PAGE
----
EOS-1D Mark III outperformed by 35mm disposable camera

Discussion in '35mm Cameras' started by adminforto, Feb 23, 2007.

  1. adminforto

    adminforto Guest

    Strange, but true.

    I made a test pattern composed of red dots and placed some distance away
    EOS-1D Mark III and adjusted the zoom to match a 35mm disposable camera.
    It turns out that my red patter appeared green on the image captured by EOS.
    The 35mm film on the other hand captured my pattern in undistorted red

    After doing some research on the sensor technology I've found out
    that all mosaic type CCD sensors are not able to capture correctly the color
    (chrominance) portion of an image
    element that is as small as the CCD element.
    Which means that since it take 8 CCD element to determine color, source
    image need to have uniform color
    with areas that are at least 8 pixels large for correct color acquisition.

    That incredible technical deficiency makes all the cameras that use mosaic
    a false image producers and logically they should not be used in
    where true images are required. In scientific, medical, law enforcement and
    may other application
    areas this type of false images would substanicialy degrade performance

    The cameras with mosaic type sensors should only be used for entertainment

    If You want to capture true images with undistorted color than the cheapest
    way is to use
    35mm disposable camera.
    adminforto, Feb 23, 2007
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  2. adminforto

    Matthew Winn Guest

    Nothing can capture colour perfectly. Most people don't worry about
    it and concentrate on getting the best image possible regardless of
    the colour distortion. If you really want to capture something with
    perfect colour, throw a net over it and drag it home.
    Matthew Winn, Feb 23, 2007
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  3. adminforto

    Lionel Guest

    **** off troll.
    Lionel, Feb 23, 2007
  4. adminforto

    Annika1980 Guest

    When did you conduct this test? (liar)
    Can we see the results? (liar)
    Annika1980, Feb 23, 2007
  5. I would be interested in seeing the results - could you
    post the pictures you took with the EOS and the disposable?.
    Nicholas O. Lindan, Feb 23, 2007
  6. OMG!! We better notify Canon of these findings!!...........NOT!!
    Sorry, I just don't buy it.
    helensilverburg, Feb 23, 2007
  7. adminforto

    adminforto Guest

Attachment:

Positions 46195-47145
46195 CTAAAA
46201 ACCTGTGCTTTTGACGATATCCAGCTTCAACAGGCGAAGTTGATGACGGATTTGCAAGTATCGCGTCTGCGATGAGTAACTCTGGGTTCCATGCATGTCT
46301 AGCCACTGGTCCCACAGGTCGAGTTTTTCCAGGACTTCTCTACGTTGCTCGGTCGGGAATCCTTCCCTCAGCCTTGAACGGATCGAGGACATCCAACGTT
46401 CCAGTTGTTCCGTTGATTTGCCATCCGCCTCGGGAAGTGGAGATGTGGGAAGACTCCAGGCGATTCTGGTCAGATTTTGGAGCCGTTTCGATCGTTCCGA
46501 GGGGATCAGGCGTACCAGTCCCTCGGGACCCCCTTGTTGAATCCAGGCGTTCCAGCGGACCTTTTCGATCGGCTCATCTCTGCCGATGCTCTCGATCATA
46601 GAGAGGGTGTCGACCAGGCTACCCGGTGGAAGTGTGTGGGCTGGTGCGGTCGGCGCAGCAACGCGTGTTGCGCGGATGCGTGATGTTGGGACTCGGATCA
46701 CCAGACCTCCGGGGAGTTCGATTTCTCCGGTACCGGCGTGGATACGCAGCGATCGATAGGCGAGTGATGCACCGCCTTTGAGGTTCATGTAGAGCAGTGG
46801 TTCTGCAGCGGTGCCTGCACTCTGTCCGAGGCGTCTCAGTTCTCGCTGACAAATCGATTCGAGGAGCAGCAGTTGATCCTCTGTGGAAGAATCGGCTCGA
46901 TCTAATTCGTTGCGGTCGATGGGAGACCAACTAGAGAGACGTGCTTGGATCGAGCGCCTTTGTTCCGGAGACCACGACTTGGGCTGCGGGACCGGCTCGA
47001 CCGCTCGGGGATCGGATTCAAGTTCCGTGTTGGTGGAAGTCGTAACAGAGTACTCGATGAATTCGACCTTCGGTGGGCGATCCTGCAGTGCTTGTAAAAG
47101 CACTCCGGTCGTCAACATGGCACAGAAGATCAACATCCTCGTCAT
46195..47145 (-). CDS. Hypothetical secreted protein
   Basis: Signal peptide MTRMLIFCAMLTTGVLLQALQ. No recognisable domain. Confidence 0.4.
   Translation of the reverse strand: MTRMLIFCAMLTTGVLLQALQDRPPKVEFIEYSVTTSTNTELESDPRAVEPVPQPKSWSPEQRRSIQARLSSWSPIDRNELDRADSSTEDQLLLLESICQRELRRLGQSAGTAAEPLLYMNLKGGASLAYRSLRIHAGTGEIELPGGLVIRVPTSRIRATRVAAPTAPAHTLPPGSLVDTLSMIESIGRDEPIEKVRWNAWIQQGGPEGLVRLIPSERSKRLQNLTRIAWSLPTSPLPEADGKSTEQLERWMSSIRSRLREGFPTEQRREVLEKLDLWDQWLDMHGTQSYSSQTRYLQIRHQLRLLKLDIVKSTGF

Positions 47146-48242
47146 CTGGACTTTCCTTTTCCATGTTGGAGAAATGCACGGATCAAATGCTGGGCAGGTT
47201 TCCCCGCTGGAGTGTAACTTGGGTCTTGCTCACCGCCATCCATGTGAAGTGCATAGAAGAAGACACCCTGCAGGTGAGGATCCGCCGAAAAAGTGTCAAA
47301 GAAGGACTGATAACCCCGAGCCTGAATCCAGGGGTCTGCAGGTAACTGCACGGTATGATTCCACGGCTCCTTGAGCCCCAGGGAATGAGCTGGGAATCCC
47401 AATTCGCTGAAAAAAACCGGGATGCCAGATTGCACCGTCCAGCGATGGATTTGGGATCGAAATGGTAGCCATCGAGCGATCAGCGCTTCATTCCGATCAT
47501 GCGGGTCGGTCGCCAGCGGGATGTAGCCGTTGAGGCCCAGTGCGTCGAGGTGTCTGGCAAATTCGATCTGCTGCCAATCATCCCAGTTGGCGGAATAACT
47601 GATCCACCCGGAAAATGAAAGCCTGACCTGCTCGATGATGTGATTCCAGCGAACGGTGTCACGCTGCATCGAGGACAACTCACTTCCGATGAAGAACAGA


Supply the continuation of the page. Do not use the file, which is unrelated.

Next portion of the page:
I can post the Canon but for the disposable one needs
    a scanner with 3 CCD and I do not have one.

    The disposable was developed on analog type legacy photo processing

    Also I can post a link to the test patter so anybody can print it and get
    the same effect with his own camera.
    adminforto, Feb 23, 2007
  8. adminforto

    Guest Guest

    post whatever you have, full size, exif info intact. and while your at
    it, how about a photo *of* the 1d mark iii you claim to have and the
    mystery unnamed disposable camera, side by side.
    Guest, Feb 23, 2007
  9. Strange, yes.

    Please post the results. And don't waffle on about how you can't scan
    the analog one without a 3CCD scanner - I have a nice, cheap flatbed
    that will do a comfortable 1200 dpi scan. All *you* need to do is to
    make a good print of at least 7x5 (pref 11x8) and scan it at 600 dpi
    or higher.

    Which presumably you must have already done, or how can you possibly
    be resolving detail down to this size?

    Yes, Bayer CCD's can't resolve perfect colours at 'actual pixel'
    resolution, but *no-one* said it can (and no camera can - Nyquist
    still rules when you get down to the bottom, even for a Foveon or
    3CCD). And for the sort of enlargement level that is relevant and
    sensible for sensors of these sizes (or 35mm film), the issue is non-

    So, yes, show us the images. You have said you can at least show us
    the canon one - so do so.

    And here's an extra challenge. Show us a real world image with the

    Frankly, this smells like a Sigma/Foveon fanboy post - I think i just
    wasted my time responding to a troll. Oh well.
    mark.thomas.7, Feb 23, 2007
  10. adminforto

    Large Format

    Mar 13, 2007
    Likes Received:
    Bayer colours

    Don’t let’s be rude to adminforto, technically he could be right although it would be difficult to set up the photographs to work. A Bayer sensor (whether CCD or CMOS as in the case of the eos 1Ds Mark II) has a grid where each part has four sensors recording red, blue and green x2. Colours are obtained by demosaicing from adjoining colours. If it were possible to set up adminforto’s picture that accurately it might be possible, although stretching credibility, to create a situation where no red or blue is detected and the dominant green are the only sites having an effect.

    Incidentally, as the grid needs four sites per unit the duplicate green is used rather than one of the other RGB colours because of the greater sensitivity of green. For the same reason night vision glasses show a green image.
    Large Format, Mar 14, 2007
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